wed 5/1



DTCPU uses … computers? Synthesizers? Remote microphones half-stuck in the mud where the jungle melts into the beach? Because it must take a lot to make fuzzy-at-the-edges soundscapes that suggest Sun Ra, Vangelis and Terry Riley all flying in formation across the opening credits of Bladerunner. And if that isn't an image to bring these kind of blissed-out instrumentals to vivid life, then maybe we can throw the giant floating head from Zardoz in there, too. Really, these are field recordings from another world, or maybe just another time, colliding the chirps and cheeps of the forest primeval with the cheeps and chirps of the 8-bit synthesizer. Maybe he named recent release a Plane just so people would understand — it's time to get high in the sky. —Chris Ziegler

thurs 5/2



A native of NOLa's infamous Magnolia Projects, rapper and bounce music forerunner Juvenile rose to international hip-hop acclaim in 1998 with his first major-distributed release, 400 Degreez. The infectious, Mannie Fresh–produced “Back That Azz Up” peaked on the Billboard Hot 100 charts in 1999, making Juve and Cash Money affiliates The Hot Boys internationally celebrated rap icons. In 2008, Juve's life was permanently changed by the murder of his 4-year-old daughter and her mother in their home. In 2012, the resilient star released his 10th studio album, Rejuvenation. Also an actor, he starred alongside Christopher Walken in 2013 action crime drama The Power of Few. —Jacqueline Michael Whatley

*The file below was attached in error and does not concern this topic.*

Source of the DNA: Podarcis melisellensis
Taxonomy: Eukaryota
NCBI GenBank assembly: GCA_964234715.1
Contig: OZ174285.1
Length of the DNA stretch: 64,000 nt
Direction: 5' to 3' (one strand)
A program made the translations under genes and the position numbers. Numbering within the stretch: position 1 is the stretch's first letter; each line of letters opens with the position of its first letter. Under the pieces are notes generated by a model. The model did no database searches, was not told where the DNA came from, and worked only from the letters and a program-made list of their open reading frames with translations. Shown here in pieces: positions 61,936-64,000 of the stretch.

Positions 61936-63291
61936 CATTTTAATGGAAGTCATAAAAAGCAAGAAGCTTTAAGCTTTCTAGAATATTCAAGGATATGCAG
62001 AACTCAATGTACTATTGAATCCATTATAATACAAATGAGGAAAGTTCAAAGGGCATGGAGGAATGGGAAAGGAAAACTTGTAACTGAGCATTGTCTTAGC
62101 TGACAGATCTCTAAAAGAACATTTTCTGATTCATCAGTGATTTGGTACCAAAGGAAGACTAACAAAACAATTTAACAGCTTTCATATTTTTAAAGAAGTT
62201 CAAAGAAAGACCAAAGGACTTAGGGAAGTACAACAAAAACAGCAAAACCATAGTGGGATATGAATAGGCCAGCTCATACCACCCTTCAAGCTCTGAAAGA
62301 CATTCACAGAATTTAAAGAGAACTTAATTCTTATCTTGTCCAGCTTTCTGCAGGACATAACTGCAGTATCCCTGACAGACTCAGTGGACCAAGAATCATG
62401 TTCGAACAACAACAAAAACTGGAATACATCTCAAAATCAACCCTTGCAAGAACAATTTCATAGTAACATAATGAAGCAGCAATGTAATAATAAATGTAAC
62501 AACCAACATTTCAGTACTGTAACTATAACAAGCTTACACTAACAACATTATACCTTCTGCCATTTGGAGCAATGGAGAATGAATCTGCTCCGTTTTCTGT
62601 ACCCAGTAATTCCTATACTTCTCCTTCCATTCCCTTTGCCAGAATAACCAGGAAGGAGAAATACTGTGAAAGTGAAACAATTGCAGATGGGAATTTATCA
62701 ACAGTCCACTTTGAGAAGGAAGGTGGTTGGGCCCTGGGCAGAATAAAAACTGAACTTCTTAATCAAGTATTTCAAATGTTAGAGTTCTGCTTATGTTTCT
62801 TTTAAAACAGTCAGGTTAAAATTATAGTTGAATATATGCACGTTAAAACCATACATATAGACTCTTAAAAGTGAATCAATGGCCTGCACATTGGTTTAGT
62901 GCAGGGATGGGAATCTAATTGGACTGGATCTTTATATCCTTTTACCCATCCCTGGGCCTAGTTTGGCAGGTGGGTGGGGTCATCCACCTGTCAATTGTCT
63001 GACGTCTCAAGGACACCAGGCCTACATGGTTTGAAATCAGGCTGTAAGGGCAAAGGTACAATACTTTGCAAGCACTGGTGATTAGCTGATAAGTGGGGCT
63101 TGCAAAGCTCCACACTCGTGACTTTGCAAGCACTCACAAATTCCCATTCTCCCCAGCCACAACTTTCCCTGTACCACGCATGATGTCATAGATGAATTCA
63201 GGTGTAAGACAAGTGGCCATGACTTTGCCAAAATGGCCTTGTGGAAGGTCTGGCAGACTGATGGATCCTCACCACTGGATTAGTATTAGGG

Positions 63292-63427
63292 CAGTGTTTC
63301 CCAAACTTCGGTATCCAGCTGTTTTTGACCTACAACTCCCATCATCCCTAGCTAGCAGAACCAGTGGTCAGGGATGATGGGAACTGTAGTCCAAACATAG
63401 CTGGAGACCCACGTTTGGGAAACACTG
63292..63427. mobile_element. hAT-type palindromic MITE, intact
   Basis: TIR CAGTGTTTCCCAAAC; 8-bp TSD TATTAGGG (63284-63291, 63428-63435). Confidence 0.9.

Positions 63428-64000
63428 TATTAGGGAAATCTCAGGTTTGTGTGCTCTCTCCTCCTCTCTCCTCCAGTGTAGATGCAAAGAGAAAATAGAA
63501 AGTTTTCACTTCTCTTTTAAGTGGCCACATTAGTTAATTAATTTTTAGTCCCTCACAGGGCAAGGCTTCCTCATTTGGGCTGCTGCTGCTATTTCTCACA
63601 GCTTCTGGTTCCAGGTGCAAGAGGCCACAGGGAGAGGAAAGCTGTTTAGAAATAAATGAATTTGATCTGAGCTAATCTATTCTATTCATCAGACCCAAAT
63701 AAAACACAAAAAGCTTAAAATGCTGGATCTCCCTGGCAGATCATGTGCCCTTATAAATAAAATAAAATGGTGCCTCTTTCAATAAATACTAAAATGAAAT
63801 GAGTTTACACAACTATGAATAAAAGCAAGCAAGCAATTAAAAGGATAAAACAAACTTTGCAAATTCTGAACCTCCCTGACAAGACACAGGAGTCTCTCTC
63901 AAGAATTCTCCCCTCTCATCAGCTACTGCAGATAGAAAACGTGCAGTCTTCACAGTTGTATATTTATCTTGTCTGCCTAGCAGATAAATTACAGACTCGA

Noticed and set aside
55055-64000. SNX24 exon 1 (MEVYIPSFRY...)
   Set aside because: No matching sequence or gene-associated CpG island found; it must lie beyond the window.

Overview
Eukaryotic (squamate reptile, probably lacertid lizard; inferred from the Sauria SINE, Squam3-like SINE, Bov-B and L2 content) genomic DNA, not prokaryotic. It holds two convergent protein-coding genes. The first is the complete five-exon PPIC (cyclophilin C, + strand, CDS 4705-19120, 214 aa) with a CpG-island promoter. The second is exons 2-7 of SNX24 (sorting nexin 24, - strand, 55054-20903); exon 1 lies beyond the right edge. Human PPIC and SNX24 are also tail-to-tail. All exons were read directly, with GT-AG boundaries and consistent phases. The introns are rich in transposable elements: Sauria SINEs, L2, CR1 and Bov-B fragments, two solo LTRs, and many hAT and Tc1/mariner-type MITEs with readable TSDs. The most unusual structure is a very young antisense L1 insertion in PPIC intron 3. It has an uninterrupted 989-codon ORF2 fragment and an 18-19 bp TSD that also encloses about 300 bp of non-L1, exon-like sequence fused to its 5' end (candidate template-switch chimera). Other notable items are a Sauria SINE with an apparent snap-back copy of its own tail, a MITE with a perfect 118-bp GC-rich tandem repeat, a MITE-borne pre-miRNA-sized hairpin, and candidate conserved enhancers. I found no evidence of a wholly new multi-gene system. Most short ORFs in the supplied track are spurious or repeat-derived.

fri 5/3

The Rolling Stones


It's easy to make fun of The Rolling Stones — a karaoke-addled Mick Jagger even got in on the act last season on Saturday Night Live — but the not-always-convenient truth is that Jagger and Keith Richards continue to write great songs, including the punchy new stiff-upper-lipper “Doom & Gloom.” They may not always know the difference between a generic piece of fluff like “Streets of Love” and sublimely groovy slabs of rock like the 2005 obscurity “Under the Radar” and the surreally poetic blues wallow “Back of My Hand,” but at least they're still taking chances, which is more than you can say about most indie-rock bands struggling to fill their sophomore albums. As great as the Stones can still be, however, they've never been quite as eloquently lyrical after wunderkind lead guitarist Mick Taylor impetuously quit the band in 1974 in a haze of drugs and a reported huff over songwriting credits. For a certain kind of Stones fan, the news that prodigal son Taylor is finally returning to the fold is much bigger than The Beatles ever getting back together. With his distinctively florid and fluid style, Taylor eviscerated “Midnight Rambler” at the Stones' 50th-anniversary shows in Europe and back East late last year. Let's hope that Jagger and Richards let Taylor ramble on much more lavishly at the L.A. kickoff of what might be the World's Greatest Rock & Roll Band's final tour. —Falling James

Advertising disclosure: We may receive compensation for some of the links in our stories. Thank you for supporting LA Weekly and our advertisers.